Voter vigilance is the key to clean and fair campaigns, right? Read on to do your share.
On twitter, COMELEC Spokesperson James Jimenez called out to social media to help monitor compliance with campaign rules.
1. bawal na mga poster at propaganda ng mga kandidato sa mga sasakyang pampubliko, katulad ng bus, taxi, at jeep.
2. bawal na ang mga poster na nakalambitin sa mga linya ng kuryente. #votervigilance ireport gamit ang #SumbongKo
3. bawal na ang mga mukha at pangalan ng mga politiko sa mga government vehicles. Ireport gamit ang #SumbongKo #votervigilance
4. bawal na mag-hosting ng regular na programa sa tv at radyo.
5. posters, streamers, tarps will have to be taken down by the politicians at their expense.
Jimenez also added that “ang paglabag ng campaign rules ay ELECTION OFFENSE. kulong, fine, at pagma-diskwalipika ang parusa.”
Ready to report violations of campaign rules?
1. Tweet your reports to @comelectv, use #SumbongKo. Email? isumbongsacomelec at gmail dot com.
2. If you’re on facebook, tag /pcosdemo for your #sumbong! #SumbongKo #votervigilance #iwillvote
What are the violations?
A primer on Comelec Resolution 9615 shows some of the salient points of regulating online campaign activities.
James Jimenez in his column at the Business Mirror adds that “the violations aren’t very difficult to spot either. Here’s a short list of violations that ordinary citizens can easily detect and report”.
– Campaigning on Maundy Thursday, March 28.
– Campaigning on Good Friday, March 29.
– Campaigning on the eve of Election Day, May 12.
– Campaigning on Election Day, May 13.
– Printed materials such as leaflets that are larger than legal-sized bond paper, i.e., 8 ½ inches in width and 14 inches in length.
– Posters made of cloth, paper, cardboard or any other material, whether framed or posted, measuring more than 2 feet by 3 feet.
– The use of hazardous materials in campaign materials and the use of plastics in cities and municipalities where plastics are banned.
– The absence of the words “political advertisement paid for,” followed by the true and correct name and address of the candidate or party for whose benefit the election propaganda was printed or aired; and “political advertisements paid by,” followed by the true and correct name and address of the payor.
– The showing, display or exhibition in a theater, television station, or any public forum any movie, cinematography or documentary portraying the life or biography of a candidate, or in which a character is portrayed by an actor or media personality who is himself a candidate.
– The posting, display or exhibition of any election campaign or propaganda material outside of authorized common poster areas, in public places, or in private property without the owner’s consent.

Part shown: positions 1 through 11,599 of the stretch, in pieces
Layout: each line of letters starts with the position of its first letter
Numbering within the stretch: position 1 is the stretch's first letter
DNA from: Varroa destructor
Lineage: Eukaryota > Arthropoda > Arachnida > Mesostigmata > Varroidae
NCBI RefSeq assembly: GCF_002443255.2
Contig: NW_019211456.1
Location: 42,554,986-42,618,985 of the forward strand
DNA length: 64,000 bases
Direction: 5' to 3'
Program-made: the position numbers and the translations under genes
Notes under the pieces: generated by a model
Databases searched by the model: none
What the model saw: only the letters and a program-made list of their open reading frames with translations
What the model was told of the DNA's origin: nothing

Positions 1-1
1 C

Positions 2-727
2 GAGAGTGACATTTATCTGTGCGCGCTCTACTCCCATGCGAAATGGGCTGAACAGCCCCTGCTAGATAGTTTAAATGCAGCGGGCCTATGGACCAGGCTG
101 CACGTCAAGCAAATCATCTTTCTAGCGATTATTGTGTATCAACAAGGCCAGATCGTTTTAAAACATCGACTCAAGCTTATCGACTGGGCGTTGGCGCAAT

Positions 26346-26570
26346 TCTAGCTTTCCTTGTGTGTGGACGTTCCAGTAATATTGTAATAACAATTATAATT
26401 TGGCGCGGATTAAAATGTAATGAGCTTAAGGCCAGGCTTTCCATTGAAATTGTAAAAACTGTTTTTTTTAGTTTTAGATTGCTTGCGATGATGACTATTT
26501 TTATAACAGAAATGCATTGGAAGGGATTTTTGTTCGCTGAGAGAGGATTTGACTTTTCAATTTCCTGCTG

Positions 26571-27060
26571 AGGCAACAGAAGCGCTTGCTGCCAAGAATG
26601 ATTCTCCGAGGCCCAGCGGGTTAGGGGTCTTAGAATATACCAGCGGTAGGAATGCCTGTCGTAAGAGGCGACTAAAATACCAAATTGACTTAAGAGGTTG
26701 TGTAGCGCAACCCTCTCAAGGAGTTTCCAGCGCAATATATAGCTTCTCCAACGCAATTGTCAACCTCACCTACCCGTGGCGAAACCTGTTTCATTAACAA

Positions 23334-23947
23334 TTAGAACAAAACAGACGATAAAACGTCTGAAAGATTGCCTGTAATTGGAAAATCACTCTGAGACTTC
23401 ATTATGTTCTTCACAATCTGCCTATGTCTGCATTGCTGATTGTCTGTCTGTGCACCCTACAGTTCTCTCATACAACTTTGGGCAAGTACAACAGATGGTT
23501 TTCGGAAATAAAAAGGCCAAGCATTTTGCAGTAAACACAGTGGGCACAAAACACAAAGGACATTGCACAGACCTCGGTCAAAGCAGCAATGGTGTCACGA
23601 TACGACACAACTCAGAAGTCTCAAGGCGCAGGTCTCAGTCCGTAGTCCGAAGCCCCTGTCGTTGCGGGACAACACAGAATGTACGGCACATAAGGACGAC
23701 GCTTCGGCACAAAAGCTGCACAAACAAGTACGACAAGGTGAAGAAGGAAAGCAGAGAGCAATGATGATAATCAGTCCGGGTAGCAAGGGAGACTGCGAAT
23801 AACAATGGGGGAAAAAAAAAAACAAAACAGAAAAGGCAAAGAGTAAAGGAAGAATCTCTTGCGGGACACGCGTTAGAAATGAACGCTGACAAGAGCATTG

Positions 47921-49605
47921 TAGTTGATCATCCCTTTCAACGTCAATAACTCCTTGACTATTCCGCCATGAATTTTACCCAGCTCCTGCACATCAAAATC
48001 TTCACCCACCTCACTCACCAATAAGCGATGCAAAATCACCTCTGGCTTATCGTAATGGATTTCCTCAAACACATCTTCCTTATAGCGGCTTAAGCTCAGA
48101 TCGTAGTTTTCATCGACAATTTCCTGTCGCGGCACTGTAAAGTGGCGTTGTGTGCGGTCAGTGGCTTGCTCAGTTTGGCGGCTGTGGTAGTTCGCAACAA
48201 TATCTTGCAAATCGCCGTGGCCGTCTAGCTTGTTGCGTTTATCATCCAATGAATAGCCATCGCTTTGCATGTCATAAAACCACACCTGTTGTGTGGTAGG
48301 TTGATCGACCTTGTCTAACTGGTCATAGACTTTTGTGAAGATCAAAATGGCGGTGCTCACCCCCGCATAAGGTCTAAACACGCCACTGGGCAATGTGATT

It is important to note that “public places” include any of the following: electronic announcement boards, such as LED display boards located along highways and streets, LCD TV displays posted on walls of public buildings, and other similar devices which are owned by local government units, government-owned and -controlled corporations, or any agency or instrumentality of the government; motor vehicles used as patrol cars, ambulances, and other similar purposes that are owned by local government units, government-owned and -controlled corporations, and other agencies and instrumentalities of the government, particularly those bearing red license plates; waiting sheds, sidewalks, street and lampposts, electric posts and wires, traffic signages and other signboards erected on public property, pedestrian overpasses and underpasses, flyovers and underpasses, bridges, main thoroughfares, center islands of roads and highways; schools, shrines, barangay halls, health centers, public structures and buildings or any edifice thereof; public utility vehicles such as buses, jeepneys, trains, taxi cabs, ferries, pedicabs and tricycles, whether motorized or not; and within the premises of public transport terminals, such as bus terminals, airports, seaports, docks, piers, train stations and the like.
The public can report any of these violations through any of the following means: by landline telephone, through 527-5574, 525-9345 and 525-9302; and, of course, online. On the Internet, the public can send e-mails to email@example.com, send a tweet to @comelectv, or post a comment on http://facebook.com/pcosdemo. They can also fill out the feedback/incident report form they will find on http://mycomelec.tv. For those who know how to use hashtags on Twitter, adding #SumbongKo to tweets will facilitate the tracking of feedback or incident reports.
Incidentally, did you know that the Comelec chairman himself is on Twitter? Follow him via @ChairBrillantes.
Here are the Comelec documents to help you with the monitoring:
Here is an infographic on campaign rules from GMA.
These are the common poster areas in Metro Manila